Transitioning from high school to college is an exciting time; it means new found freedoms, friends, and adventures. It also means learning to make new choices for yourself. As mentioned in part 1, habits formed in college tend to stay around as an adult. Poor dietary habits, lack of planning, and time management are some of the reasons why students tend to gain weight in college. Additionally, fitness and stress management are significant contributors to both achieving and maintaining a healthy weight. The greatest decrease in physical activity has been observed in those age 15-18, but continues for many throughout their 20s, as well. Despite overwhelming evidence that physical activity favorably affects weight control, disease prevention, and overall health, less than 25% of adults in America engage in some sort of physical activity, a staggeringly low number.

Physical Activity

Moving away from home is a vulnerable time for many adolescents; healthy habits taught by parents may give way to unhealthy habits when students are on their own. Some studies have found that up to 70% of college freshmen do not meet physical activity recommendations. According to the 2000 National College Health Assessment, 57% of male and 61% of female college students reported that they did not exercise, vigorously or moderately, on at least 3 days of the week. Once moving off to college, students decide when and how much physical activity to undertake. Without parental guidance or mandatory fitness requirements from the university, activities like reading, studying for classes, and computer use may replace sports, exercise, or other physical activity. Studies show that men are more physically active then women, but also watch more television and spend more time on computers than women. For women, studying was more correlated with physical activity duration than television and computer use. Ways to incorporate more physical activity in your day include:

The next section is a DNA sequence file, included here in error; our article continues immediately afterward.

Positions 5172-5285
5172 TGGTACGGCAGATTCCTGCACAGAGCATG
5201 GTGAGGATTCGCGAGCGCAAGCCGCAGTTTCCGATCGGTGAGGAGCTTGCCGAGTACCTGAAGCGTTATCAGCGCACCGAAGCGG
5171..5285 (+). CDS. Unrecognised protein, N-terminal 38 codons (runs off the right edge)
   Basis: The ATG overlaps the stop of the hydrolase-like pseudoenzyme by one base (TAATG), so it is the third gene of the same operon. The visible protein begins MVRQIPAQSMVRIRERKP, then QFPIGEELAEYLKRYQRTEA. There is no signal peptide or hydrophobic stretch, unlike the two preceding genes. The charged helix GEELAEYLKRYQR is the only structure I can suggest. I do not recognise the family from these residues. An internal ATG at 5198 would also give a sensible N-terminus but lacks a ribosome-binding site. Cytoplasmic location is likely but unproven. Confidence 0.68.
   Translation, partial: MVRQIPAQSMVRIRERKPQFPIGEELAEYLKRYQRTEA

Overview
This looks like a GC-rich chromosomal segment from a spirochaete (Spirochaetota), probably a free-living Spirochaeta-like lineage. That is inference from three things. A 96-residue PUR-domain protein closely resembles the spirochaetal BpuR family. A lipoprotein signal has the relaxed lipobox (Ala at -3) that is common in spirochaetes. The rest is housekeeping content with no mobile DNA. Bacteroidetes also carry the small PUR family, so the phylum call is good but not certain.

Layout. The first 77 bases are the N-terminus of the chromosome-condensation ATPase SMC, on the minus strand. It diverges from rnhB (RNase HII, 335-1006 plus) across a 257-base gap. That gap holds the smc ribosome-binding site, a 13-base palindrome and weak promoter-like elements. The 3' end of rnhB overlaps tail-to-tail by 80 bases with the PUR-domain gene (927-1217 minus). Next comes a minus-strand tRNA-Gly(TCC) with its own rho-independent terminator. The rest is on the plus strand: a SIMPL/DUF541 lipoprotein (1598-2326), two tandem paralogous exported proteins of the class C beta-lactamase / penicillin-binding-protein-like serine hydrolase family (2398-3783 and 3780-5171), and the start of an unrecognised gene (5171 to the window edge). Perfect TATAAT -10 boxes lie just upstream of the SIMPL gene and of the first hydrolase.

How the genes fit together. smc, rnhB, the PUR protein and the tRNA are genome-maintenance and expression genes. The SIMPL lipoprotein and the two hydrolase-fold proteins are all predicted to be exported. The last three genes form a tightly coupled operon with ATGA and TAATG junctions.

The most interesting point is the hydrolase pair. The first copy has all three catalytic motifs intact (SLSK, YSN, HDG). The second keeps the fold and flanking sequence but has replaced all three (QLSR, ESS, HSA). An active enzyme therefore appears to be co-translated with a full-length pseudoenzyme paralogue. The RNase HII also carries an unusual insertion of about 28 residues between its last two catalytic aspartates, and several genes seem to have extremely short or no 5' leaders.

• Only watch television or play video games after you’ve been active or have your activity scheduled for later that day.
  • Pick activities you enjoy and that fit into your schedule or try taking a class for course credit.
  • Have a support system to help keep you active. Try a new sport, join a recreational team, or join a class at the gym.
  • Schedule study breaks to allow for physical activity, even if it’s a brief walk.
  • Remember, activity doesn’t have to be done all at once. 10 minutes three times a day is sufficient. Take the long route to class, park further away, or get off the bus a stop early.

Managing Stress

Learning to live on your own, manage new responsibilities, working hard to earn grades that will help you to your career aspirations, dealing with the high cost of college, and discovering a new social network may feel overwhelming. It is understandable that with today’s high standards, students feel stress and pressure. Stress can decrease a person’s ability to exercise restraint over their emotions and behaviors and one often turns to behaviors that are easy and comfortable, such as remaining sedentary or consuming convenient junk food. This may be partially to blame for students’ unhealthy habits. In a study of students during exam time, researchers found that stress during exams predicted a reduction in physical activity levels among college students. Ways to manage stress levels in healthy ways include:

  • Perform stress-relieving activities daily, such as deep breathing, yoga, or meditation.
  • Avoid overscheduling yourself. Limit the number of classes you take each semester and reduce extracurricular activities to a manageable amount.
  • Keep a schedule -- aim for consistent sleep, healthy eating, and break times.
  • If you feel like stress is becoming unmanageable, reach out for help from a qualified source

Go into college armed with resources to stay healthy; but also enjoy this exciting journey. Have a plan for healthy eating, physical activity, and stress management. And, if you feel like you need additional resources, seek advice on your college campus from a Registered Dietitian, Health Coach, or counselor. Good luck on the new school year! 

By Amy Kurtz BA, BS, CI-CPT, Certified Health Coach 
Nutrition Specialist


This article is for nutrition information purposes only and does not constitute medical advice. Always seek the advice of a qualified health provider with any health or nutrition concerns you may have. The information in this article is not intended to promote any specific product, or for the prevention or treatment of any disease.